Ethics Committee rules that police racially profiled Kenrick McRae

Ethics  Committee rules that police racially profiled Kenrick McRae

After multiple stops and alleged harassment

Rosie Awori

“This time, the (justice) system worked. And it’s the best Christmas present I ever received.”
After years of complaining of harassment by the Montreal police, Kenrick McRae has found vindication.
It came In late December, in a 31-page ruling, the Quebec’s police ethics committee ruled that the Montreal police officers, Constables Christian Benoit and Philippe Bernard-Thomassin unlawfully arrested McRae, a Black man, and two years ago in what was a racially motivated intervention.
Constables Benoit and Bernard-Thomassin were found guilty of 16 police ethics violations stemming from an interaction with Kenrick McRae in March 2017.
The ruling stated that the officers acted unlawfully when they detained, arrested and used force against McRae, as well as scrolling through and deleted content from a video camera McRae uses to record interactions with police, and lied in police reports, the ruling read.
It’s been a long journey to justice for McRae, he recalls an incident where he said he was cleaning trash out of his car when police stopped him.
“I heard the male police officer who was on the passenger side say ‘Boy, who the car belong to?’ I turned around and said ‘Me, what’s the problem?’”
McRae said one of the officers approached him and asked for identification. When he asked why, the officer picked up an empty beer bottle from the trash bag and accused him of being under the influence.
“I said ‘If you’re accusing me of being under the influence, do a field sobriety test,’” he said.
McRae said the officers told him they didn’t have time to perform a Breathalyzer and told him if he didn’t provide I.D., he would be arrested.
“I thought to myself ‘I don’t want to die today,’ so immediately I took out my I.D. and gave it to her,” he said.
The officers wrote him a ticket for $482 for being the driver of a vehicle and having consumed alcoholic beverages.
According to Fo Niemi, executive director for the Centre for Research-Action on Race Relations, who helped McRae with the case, “the commission found the officers’ testimony incoherent and unreliable.”
“They said that basically the evidence showed that they stopped him basically to create hardship for him, and because of his race,” he said.
The 48-year-old McCrea, a former assistant superintendent with the Guyana Constabulary Force, who drives a Mercedes Benz ML500 sees himself as a poster child for racial profiling in Montreal.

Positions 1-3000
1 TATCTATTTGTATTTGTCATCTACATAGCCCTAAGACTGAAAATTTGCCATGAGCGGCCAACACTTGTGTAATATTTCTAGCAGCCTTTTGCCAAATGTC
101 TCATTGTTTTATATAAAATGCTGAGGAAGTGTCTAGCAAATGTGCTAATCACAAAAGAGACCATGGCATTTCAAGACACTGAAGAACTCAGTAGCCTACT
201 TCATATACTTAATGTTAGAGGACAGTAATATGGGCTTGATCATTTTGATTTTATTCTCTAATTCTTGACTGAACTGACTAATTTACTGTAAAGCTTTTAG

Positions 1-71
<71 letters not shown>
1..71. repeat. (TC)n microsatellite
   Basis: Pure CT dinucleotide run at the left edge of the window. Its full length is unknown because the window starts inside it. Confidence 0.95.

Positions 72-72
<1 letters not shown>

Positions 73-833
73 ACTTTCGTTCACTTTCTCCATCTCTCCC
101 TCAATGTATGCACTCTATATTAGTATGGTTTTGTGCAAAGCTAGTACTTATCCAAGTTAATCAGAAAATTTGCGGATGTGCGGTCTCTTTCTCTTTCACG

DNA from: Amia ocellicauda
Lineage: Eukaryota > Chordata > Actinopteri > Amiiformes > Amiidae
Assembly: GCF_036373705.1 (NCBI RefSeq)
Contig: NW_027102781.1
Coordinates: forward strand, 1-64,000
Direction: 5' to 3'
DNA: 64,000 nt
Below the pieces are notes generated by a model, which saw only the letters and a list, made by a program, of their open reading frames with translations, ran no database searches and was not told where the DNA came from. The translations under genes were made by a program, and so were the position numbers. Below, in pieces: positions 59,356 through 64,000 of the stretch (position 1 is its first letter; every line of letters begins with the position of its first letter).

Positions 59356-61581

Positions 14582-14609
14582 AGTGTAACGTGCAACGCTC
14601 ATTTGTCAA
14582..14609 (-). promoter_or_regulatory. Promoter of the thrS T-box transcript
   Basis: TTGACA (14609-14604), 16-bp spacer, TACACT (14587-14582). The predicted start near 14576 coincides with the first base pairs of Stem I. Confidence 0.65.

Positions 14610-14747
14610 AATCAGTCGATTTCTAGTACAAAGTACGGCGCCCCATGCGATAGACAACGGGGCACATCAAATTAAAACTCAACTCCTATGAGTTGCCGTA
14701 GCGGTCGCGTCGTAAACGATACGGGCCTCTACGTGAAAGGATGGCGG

He says over the past couple years he has been a victim of continuous harassment at the hands of the police.
He tells the story of one morning over a span of an hour or two, receiving three tickets from one officer who followed him, waiting form to make the slightest of mistakes on the road.
The harassment weren’t as traumatic as they were, they would have been material apt for comedy.
Another morning an officer who claimed that there was no license plate on his car stopped him. McRae claims that he couldn’t believe what he was hearing and upon checking, there it was.
The officer said he didn’t see it. When he complained the police supervisor told that officers are human beings and they make mistake.
Another he was driving up Cavendish Blvd. and making a turn on Cote St. Road in NDG, when he observed a police vehicle coming at ‘break-neck’ up Cavendish. He could believe that they were after him. They were. When the female office pulled him over. He asked what was the problem, she told him that only wanted to caution him “to drive carefully.”
And in the incident connected to the ruling: on March 3, 2017, McRae was the subject of a public takedown by the police on Westminster Avenue in NDG. Then he was told that his license plate lights weren’t working. They were but the encounter led to him being roughed up and handcuffed for “disturbing the peace.”
Driven to the heights of frustrations because of his repeated “run-ins” with the police, McRae publicly called on the United Nations to step in and shine an international spotlight on the issue of racial profiling in Montreal .
Though he is happy that he won this round against the police, McRae still feels like e must tread with caution.
The ethics committee will determine what penalties Constables Benoit and Bernard-Thomassin should face.
Those penalties can be appealed in Quebec court.